She abandoned nursing in 1918 and began studying to become a librarian. In 1921 she became the children's librarian at the 135th Street branch (Harlem) of the New York Public Library, where she remained until 1929. During this interval she married Elmer S. Imes, a physicist. The couple lived in Harlem, and in all likelihood they were part of upper class African American society. Meanwhile Larsen wrote two novels.
In 1919 Larsen had won the Harmon Award for distinguished achievement among African Americans, and in 1930 she became the first black woman—and probably the first person of color—to win the Guggenheim Award. The prize money was to permit her to study in Europe and free her time to write a third novel, but she never did. When she returned, she and her husband were divorced, and she disappeared from public life. She did no more writing, devoting herself exclusively to nursing at Bethel Hospital in Brooklyn. In 1963 she died in Brooklyn, virtually unknown.
Larsen's novels, Quicksand (1928) and Passing (1929), depict the mulatto theme which had become popular in American literature. In such works the male or female protagonist, who is light enough to pass for white, finds that all personal ambitions (education, employment, social mobility in general) are severely limited when one is held to the racial restrictions which typified the early 20th century in the North as well as in the South. To remedy the problem, the protagonist chooses to pass for white and move into the white world, only to find even greater dissatisfaction. Torn between two worlds, one white and the other black, and alienated from them both, the protagonist becomes a tragic figure.
Quicksand, Larsen's first novel, dramatizes Helga Crane's constant dissatisfaction and longing, which seemed to reflect the details of Larsen's own life. Helga, a sensuous mulatto woman of questionable birth, feels contempt for the pretentiousness of African American middle class society, while at the same time feeling her inability to release her own sensuality (a symbol for sexual repression). The story begins with Helga resigning a teaching job at a Southern African American institution. She leaves the United States to visit her mother's relatives in Denmark, where she becomes involved with a Danish painter. Longing to return to African American culture, she moves to Harlem, where she becomes involved with a travelling minister whose religion and passion release her sexual repression. The novel concludes with Helga's strength and spirit taxed to the point of exhaustion by a rapid succession of pregnancies and childbirths.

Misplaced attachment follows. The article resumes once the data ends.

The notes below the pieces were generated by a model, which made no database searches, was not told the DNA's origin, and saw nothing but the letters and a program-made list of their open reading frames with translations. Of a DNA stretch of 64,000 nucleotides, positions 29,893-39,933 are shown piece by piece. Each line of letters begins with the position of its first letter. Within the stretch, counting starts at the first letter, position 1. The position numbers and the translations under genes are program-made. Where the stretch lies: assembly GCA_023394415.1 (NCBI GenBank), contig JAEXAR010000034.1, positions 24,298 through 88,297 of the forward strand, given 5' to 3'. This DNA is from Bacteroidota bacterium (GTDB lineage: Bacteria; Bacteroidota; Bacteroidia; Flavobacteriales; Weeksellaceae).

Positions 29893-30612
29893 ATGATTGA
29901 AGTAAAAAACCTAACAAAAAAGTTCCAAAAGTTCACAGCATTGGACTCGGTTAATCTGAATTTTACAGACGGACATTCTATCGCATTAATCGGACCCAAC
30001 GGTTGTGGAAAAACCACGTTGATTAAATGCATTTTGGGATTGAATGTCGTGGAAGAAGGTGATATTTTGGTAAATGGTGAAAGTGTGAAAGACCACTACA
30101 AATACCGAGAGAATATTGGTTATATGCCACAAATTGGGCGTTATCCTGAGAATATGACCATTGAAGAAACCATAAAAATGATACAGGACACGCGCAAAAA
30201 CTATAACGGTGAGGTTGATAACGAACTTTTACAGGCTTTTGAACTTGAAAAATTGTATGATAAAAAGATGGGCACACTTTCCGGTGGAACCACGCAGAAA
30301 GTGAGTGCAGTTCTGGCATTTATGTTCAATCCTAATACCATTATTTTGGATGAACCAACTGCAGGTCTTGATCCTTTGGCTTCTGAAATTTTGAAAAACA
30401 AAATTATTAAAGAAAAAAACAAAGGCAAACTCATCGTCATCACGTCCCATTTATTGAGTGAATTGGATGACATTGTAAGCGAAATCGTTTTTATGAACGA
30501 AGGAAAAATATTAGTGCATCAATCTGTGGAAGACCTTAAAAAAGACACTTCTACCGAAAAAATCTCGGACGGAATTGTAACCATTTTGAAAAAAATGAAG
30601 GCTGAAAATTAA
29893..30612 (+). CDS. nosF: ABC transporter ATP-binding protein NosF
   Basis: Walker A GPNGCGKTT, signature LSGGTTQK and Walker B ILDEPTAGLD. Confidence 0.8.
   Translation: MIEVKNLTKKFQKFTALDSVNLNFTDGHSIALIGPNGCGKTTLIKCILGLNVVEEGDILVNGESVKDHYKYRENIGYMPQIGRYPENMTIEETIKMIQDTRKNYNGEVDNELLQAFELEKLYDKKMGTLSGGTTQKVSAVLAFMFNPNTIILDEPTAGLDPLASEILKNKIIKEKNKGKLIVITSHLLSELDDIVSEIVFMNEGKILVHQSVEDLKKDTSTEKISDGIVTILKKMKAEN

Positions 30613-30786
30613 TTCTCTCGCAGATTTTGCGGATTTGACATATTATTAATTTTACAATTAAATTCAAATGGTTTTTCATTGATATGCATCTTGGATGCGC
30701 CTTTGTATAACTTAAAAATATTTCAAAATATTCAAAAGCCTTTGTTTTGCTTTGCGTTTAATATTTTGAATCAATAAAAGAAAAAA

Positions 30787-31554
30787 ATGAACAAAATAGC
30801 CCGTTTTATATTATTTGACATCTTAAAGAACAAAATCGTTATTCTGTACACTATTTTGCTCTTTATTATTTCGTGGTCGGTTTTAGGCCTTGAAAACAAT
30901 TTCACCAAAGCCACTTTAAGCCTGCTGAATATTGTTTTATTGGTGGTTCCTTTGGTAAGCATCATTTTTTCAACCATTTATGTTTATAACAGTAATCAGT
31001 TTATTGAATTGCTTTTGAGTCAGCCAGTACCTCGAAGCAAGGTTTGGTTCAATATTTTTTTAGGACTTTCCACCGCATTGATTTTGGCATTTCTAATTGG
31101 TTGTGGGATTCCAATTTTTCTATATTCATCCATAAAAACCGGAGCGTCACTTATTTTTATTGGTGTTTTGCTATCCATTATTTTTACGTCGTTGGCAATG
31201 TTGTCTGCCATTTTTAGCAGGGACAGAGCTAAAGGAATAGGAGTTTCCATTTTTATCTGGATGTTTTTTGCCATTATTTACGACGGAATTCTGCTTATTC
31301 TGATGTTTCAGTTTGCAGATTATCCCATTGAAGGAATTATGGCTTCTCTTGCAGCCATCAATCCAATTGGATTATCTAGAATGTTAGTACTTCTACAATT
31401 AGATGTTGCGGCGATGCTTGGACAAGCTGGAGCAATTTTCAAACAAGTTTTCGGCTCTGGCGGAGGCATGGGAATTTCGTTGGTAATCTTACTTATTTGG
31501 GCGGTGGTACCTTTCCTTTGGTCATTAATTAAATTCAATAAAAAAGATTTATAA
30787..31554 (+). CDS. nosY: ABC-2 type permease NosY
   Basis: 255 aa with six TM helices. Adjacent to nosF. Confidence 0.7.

Passing recounts the reacquaintance of two childhood friends, Clare Kendry and Irene Redfield. Clare disappears from her childhood home when she marries a well-to-do white man and passes into the white world, while Irene lives a life of comfort in Harlem, married to an African American doctor, Brian Redfield. The two women begin to socialize together when they happen to run into one another while shopping. As the story unfolds, Irene becomes convinced that Clare and her husband, Brian, are having an affair. The novel comes to a tragic end when Clare falls to her death through an opened window, and Irene cannot remember whether she pushed Clare or whether she fell.
Larsen's work appeared during an African American literary flowering known as the Harlem Renaissance, 1919-1929. The artists of this period, such as Langston Hughes, Claude McKay, Jean Toomer, Zora Neal Hurston, Countee Cullen, and Wallace Thurman, reflected affirmation of African American culture in their writing. But they also depicted intense personal and social conflicts, many of which originated in their attempts to be both black and American.
Although to date there is no full-length study on Larsen's life and work, there are numerous articles and portions of books about her work. See Robert Bone, The Negro Novel in America (1965); Barbara Christian, Black Women Novelists (1980); Hugh Glouster, Negro Voices in American Fiction (1948); and Amritjit Singh, The Novels of the Harlem Renaissance (1978). See also articles by Hortense E. Thornton, "Sexism as Quagmire: Nella Larsen's Quicksand," in C. L. A. Journal 16 (March 1973) and Claudia Tate, "Nella Larsen's Passing: A problem of Interpretation," in Black American Literature Forum 14 (Winter 1980).
Davis, Thadious M., Nella Larsen, novelist of the Harlem Renaissance: a woman's life unveiled, Baton Rouge: Louisiana State University Press, 1994.
Larson, Charles R., Invisible darkness: Jean Toomer & Nella Larsen, Iowa City: University of Iowa Press, 1993. □
"Nella Larsen." Encyclopedia of World Biography. . Encyclopedia.com. (August 21, 2017). http://www.encyclopedia.com/history/encyclopedias-almanacs-transcripts-and-maps/nella-larsen
"Nella Larsen." Encyclopedia of World Biography. . Retrieved August 21, 2017 from Encyclopedia.com: http://www.encyclopedia.com/history/encyclopedias-almanacs-transcripts-and-maps/nella-larsen